Country Focus: Female Belgian directors out in force during the first 2015 session of the Film Selection Committee
The Belgian tax shelter
by Julio Talavera Milla
- It allows Belgian registered companies investing in the production of European audiovisual works to benefit from a deduction of their taxable income worth 150% of the amount invested, up to 50% of their tax liabilities or 750k euro per year
The Belgian tax shelter was introduced in 2002 in application of article 194 of the Belgian Income Tax Code. It is managed by the Belgian Ministry of Finance and allows Belgian registered companies investing in the production of European audiovisual works to benefit from a deduction of their taxable income worth 150% of the amount invested, up to 50% of their tax liabilities or 750k euro per year.
Investor’s taxable income: 1850k euros
Invested amount in a film project: 600k euros
Corporate income tax in Belgium: 33.99%
Taxable income deduction: 150% of the invested amount
Investor’s tax liability: 628.81k euros
Investor’s tax exempt income: 900k euros
Tax deduction: 305,910 euros
The investor does not necessarily need to be a Belgian company but at least needs to be a branch of a foreign company in the country; in other words, an eligible company is registered and pays corporate tax in Belgium. Film production companies and television broadcasters, in which production of audiovisual works is at the core of their business, as well as credit institutions cannot qualify as investors. The logic behind this restriction is that the mechanism was set up to bring new monies to the industry by getting new actors involved, not to give the industry a new direct subsidy.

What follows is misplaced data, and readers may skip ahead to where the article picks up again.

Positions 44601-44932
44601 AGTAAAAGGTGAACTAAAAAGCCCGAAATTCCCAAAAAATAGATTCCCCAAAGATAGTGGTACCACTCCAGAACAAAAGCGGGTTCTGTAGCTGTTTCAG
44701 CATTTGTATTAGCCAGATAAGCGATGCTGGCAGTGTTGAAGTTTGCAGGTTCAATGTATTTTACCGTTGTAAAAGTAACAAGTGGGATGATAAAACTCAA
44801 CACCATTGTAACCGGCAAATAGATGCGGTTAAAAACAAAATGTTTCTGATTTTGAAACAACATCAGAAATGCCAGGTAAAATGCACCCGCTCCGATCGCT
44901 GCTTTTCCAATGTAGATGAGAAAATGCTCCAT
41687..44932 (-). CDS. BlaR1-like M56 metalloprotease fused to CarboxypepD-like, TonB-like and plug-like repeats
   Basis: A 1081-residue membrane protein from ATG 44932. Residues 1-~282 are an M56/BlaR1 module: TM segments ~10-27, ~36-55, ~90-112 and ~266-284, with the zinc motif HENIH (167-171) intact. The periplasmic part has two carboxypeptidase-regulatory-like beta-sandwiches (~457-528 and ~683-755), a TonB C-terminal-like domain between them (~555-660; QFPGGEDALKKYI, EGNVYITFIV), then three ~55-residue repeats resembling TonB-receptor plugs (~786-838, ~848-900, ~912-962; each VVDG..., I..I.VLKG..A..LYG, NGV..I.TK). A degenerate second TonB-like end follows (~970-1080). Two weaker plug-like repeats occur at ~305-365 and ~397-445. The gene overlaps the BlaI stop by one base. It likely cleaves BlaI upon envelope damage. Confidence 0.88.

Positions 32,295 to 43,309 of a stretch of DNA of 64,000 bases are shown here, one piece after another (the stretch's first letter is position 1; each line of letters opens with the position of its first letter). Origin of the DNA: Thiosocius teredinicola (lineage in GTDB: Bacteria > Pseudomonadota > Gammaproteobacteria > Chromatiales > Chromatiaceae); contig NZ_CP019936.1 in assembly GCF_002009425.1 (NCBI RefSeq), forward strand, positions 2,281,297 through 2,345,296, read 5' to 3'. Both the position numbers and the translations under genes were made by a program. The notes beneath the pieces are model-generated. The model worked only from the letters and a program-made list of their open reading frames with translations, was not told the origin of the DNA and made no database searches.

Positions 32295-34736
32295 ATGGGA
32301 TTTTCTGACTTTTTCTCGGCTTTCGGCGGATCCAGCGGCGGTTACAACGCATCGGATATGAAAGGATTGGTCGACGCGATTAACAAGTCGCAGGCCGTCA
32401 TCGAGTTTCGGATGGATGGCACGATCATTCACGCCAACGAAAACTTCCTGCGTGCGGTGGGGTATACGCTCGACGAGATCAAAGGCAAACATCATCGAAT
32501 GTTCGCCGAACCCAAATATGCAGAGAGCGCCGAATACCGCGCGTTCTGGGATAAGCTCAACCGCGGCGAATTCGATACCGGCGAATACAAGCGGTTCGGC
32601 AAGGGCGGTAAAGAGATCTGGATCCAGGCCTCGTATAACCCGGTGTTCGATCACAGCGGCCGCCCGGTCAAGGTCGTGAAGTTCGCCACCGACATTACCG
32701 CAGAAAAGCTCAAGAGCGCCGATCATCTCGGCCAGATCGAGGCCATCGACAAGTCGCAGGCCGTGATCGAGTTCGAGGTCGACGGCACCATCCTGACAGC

Either the Flemish, French or German community has to label the project as “European work” according to the Television without Frontiers directive. At least 60% of the amount contributed by the tax shelter beneficiary must be a direct investment in rights’ acquisition (equity), whereas up to 40% of the money can be granted as a recoupable loan. The total investment cannot exceed 50% of the overall production’s budget.
As for the producer, it has to be a company devoted to audiovisual production based in Belgium. Broadcasters and companies linked to them are excluded of this scheme. An amount equal to at least 150% of the equity (not the repayable loan) reached thanks to this mechanism has to be spent in Belgium within a timeframe of 18 months after the signature of the framework agreement; that’s to say that a regional effect (minimum mandatory investment in the region) of 150% of the tax-related equity applies.
Invested amount: 600k euros, of which:
360k euros are direct investment (equity)
240k euros are a repayable loan.
At least 540k euros (150% of 360k euro) have to be spent in Belgium
In conclusion, the investor will pay 322,9k euro (instead of 628,81 euros) in taxes and the production company will get 600k euro to finance the film. However the investor is only risking 360k euro, since the remaining 240k euro will have to be repaid to him by the producer.
The qualifying audiovisual works are films and documentaries of any length intended for the big screen, as well as documentaries, animated series for television and TV-movies. There is no limit as to the number of companies participating in a production and, therefore, benefiting from the scheme, as long as both the production company and all investors fulfill the requirements.
Read also: the French credit d'impôt and the Soficas.
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